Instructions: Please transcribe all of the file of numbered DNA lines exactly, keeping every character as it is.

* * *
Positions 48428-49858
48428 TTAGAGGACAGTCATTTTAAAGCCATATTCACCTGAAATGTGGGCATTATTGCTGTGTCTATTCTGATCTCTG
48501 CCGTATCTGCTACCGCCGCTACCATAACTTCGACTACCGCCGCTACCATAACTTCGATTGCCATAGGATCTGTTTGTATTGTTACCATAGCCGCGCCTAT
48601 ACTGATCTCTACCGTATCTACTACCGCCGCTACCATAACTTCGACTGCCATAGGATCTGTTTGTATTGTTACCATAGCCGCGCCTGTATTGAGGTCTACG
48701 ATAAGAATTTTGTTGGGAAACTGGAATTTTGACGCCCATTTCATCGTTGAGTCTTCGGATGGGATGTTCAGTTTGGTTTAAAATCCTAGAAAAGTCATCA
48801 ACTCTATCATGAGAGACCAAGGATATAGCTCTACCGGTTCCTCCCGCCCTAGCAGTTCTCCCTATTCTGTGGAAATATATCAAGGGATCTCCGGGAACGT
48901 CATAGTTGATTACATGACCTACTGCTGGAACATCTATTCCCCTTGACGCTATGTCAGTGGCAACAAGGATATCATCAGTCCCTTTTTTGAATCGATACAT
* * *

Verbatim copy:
Positions 48428-49858
48428 TTAGAGGACAGTCATTTTAAAGCCATATTCACCTGAAATGTGGGCATTATTGCTGTGTCTATTCTGATCTCTG
48501 CCGTATCTGCTACCGCCGCTACCATAACTTCGACTACCGCCGCTACCATAACTTCGATTGCCATAGGATCTGTTTGTATTGTTACCATAGCCGCGCCTAT
48601 ACTGATCTCTACCGTATCTACTACCGCCGCTACCATAACTTCGACTGCCATAGGATCTGTTTGTATTGTTACCATAGCCGCGCCTGTATTGAGGTCTACG
48701 ATAAGAATTTTGTTGGGAAACTGGAATTTTGACGCCCATTTCATCGTTGAGTCTTCGGATGGGATGTTCAGTTTGGTTTAAAATCCTAGAAAAGTCATCA
48801 ACTCTATCATGAGAGACCAAGGATATAGCTCTACCGGTTCCTCCCGCCCTAGCAGTTCTCCCTATTCTGTGGAAATATATCAAGGGATCTCCGGGAACGT
48901 CATAGTTGATTACATGACCTACTGCTGGAACATCTATTCCCCTTGACGCTATGTCAGTGGCAACAAGGATATCATCAGTCCCTTTTTTGAATCGATACAT